One wayward pitch ended Adam Greenberg’s Major League Baseball career on the same day it began, on a breezy July night in Miami seven years ago. The 92-mph fastball thrown by a Marlins pitcher struck Greenberg in the back of his helmet, knocked him to the ground and left him with mental and physical scars that prevented his return to the majors.
Greenberg became a baseball footnote after that: the only player, of the more than 18,000 who have played in the majors, whose career ended with one pitch. And because he was hit by a pitch, Greenberg was not credited with an official at-bat.
But in a story that is reminiscent of the character Moonlight Graham in the movie Field of Dreams, Greenberg on Tuesday will go from footnote to feel-good story. The Marlins announced that they intend to sign Greenberg, 31, to a one-day contract that will enable him to fulfill his dream of receiving an official at-bat in the majors. He will bat Tuesday at Marlins Park against the New York Mets.
“It’s a dream come true, part two,” Greenberg said.
Said Marlins owner Jeffrey Loria: “He has earned his chance as his love and passion for the game never diminished, despite his career tragically being cut short.”
It was on July 9, 2005, while making his major-league debut as a pinch-hitter for the Chicago Cubs, that Greenberg was struck in the head on the first pitch thrown to him by Marlins reliever Valerio de los Santos. Greenberg crumpled to the ground.
“I lost control of my eyes and thought my head was split open,” Greenberg recalled of that moment. “I never lost consciousness. I grabbed my head, and I kept saying, ‘Stay alive.’ ”
Greenberg was removed from the game and helped off the field.
It would turn out to be Greenberg’s only major-league appearance.
Afterward, he struggled with post-concussion syndrome, double vision, nausea and vertigo and was never able to return to the majors. After a number of years in the minors and independent leagues trying to make it back, Greenberg finally stopped playing.
But after the Marlins heard about a campaign designed to help Greenberg receive an official at-bat in the majors, they decided to give it a try. After all, they are out of contention, as is their opponent on Tuesday, the New York Mets.
“This is going way beyond just one at-bat, and beyond sports,” Greenberg said.
Said Marlins infielder Greg Dobbs: “It’s a noble thing. It’s a pretty tough thing he’s gone through.”
Greenberg was playing for Team Israel in a World Baseball Classic qualifying round in Jupiter last week when Marlins president David Samson, after receiving permission from MLB commissioner Bud Selig, called him with the news. He said that he broke down in tears.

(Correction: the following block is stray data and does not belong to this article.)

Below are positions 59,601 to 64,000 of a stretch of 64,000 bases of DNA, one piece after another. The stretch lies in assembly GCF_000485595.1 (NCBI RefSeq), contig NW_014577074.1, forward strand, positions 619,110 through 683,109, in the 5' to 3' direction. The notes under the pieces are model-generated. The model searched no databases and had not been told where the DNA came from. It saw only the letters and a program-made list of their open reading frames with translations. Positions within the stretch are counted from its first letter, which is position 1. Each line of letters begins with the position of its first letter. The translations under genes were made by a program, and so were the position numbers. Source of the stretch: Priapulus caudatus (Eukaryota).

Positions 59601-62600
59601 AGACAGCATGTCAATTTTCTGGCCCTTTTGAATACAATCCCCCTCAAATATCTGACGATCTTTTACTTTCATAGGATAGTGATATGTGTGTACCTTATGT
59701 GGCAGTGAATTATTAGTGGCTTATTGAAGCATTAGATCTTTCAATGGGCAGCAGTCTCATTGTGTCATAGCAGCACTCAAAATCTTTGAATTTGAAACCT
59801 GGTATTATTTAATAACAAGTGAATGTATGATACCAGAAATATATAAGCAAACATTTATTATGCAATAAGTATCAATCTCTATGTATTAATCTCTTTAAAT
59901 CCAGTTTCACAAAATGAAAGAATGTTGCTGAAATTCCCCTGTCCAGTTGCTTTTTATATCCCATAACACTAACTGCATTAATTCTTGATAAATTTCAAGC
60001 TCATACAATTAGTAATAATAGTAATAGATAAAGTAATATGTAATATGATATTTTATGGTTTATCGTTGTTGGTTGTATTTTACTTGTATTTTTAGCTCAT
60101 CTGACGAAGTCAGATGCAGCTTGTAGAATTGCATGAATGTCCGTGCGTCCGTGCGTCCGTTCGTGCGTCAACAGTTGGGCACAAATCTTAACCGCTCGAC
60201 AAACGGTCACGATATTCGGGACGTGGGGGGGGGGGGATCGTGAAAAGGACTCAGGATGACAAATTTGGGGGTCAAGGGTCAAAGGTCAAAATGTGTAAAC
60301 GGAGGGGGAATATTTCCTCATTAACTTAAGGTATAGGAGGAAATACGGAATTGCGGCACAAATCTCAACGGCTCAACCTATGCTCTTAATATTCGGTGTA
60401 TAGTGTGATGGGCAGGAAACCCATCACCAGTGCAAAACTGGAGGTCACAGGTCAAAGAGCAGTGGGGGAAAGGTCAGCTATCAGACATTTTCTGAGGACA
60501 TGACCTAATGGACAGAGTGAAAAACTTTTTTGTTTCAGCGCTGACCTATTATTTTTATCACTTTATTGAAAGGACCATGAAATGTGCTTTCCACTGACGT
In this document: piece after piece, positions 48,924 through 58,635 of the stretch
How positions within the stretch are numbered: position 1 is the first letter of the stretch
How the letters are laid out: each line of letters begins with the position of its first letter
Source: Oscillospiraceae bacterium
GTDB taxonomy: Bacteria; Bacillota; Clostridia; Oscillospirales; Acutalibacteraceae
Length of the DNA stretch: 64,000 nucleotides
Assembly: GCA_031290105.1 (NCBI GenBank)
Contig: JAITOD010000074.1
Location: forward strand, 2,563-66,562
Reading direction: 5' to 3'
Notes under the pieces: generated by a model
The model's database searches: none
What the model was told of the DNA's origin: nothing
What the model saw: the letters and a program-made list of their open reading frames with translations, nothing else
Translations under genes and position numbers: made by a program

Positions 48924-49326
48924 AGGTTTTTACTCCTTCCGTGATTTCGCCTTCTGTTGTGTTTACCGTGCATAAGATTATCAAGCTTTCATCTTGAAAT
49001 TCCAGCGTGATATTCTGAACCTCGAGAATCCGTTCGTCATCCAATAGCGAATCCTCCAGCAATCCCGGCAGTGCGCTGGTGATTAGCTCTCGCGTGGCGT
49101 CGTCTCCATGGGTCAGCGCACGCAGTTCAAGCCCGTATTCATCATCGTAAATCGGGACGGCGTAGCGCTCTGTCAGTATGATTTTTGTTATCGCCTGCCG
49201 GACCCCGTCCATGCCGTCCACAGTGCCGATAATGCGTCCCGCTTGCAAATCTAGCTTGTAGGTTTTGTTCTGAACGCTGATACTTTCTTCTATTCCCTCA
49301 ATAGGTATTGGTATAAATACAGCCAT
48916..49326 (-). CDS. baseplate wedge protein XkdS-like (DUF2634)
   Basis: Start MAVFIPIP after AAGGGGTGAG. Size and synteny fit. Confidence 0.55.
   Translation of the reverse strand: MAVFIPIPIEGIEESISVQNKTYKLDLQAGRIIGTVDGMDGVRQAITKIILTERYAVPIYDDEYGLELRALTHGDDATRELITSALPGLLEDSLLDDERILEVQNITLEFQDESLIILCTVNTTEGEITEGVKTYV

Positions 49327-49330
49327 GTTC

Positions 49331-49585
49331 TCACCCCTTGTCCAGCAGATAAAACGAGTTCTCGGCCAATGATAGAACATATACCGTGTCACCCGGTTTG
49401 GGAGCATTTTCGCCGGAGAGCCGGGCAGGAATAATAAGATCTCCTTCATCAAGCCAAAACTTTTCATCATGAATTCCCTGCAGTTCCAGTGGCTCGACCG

Greenberg would not be the first player to receive a major-league at-bat under special circumstances. Eddie Gaedel, a 3-foot-7-inch dwarf, was allowed to bat once for the 1951 St. Louis Browns as part of a publicity stunt. Graham, who played two innings in the outfield for the 1905 New York Giants but never once batted, was immortalized in Field of Dreams.
Until Greenberg, Fred Van Dusen of the 1955 Philadelphia Phillies is the only other player in major-league history to be hit with a pitch in his only major-league plate appearance without ever taking the field.
But Greenberg doesn’t consider his circumstances to be comparable to Gaedel’s, or that he has somehow subverted the traditional path to the majors by not earning his way.
“This was never a gimmick,” Greenberg said. “I got to the major leagues on my own merit, and I worked through the ranks as a little kid all the way up, and I earned that spot seven years ago. So the fact this is my not my first at-bat, that’s important. It’s just not, ‘Poor kid, let’s give him a shot.’ ”
Greenberg has agreed to donate his one-day salary (about $2,600) to the Marlins Foundation, which will then make a donation to the Sports Legacy Institute, an organization that advances the study, treatment and prevention of the effects of brain trauma in athletes.
Marlins manager Ozzie Guillen said he is considering starting Greenberg in left field on Tuesday, have him bat leadoff against R.A. Dickey — the Mets’ scheduled starter — and then promptly remove him from the game.
“If he hits a home run, he [stays in the game],” Guillen said with a wink. “If he’s out, he’s gone. I think that’s the easier way.”
Greenberg said he will not be treating his at-bat as some lark.
“When I get in the box, it’s game time,” he said. “My job is going to be to get on base.”
But, ultimately, Greenberg said the outcome of his at-bat is less important than the message he hopes it sends.
“Life’s going to throw you curveballs ... or a fastball to the back of your head,” Greenberg said. “I got hit by one of them. It knocked me down.
“I could have stayed there. I had a choice. I could have said poor me. I chose to get up and get back in the box. That’s the kind of message to everyone, that whatever is going on in their personal lives, get back up. Good things happen. Sometimes it takes seven years.”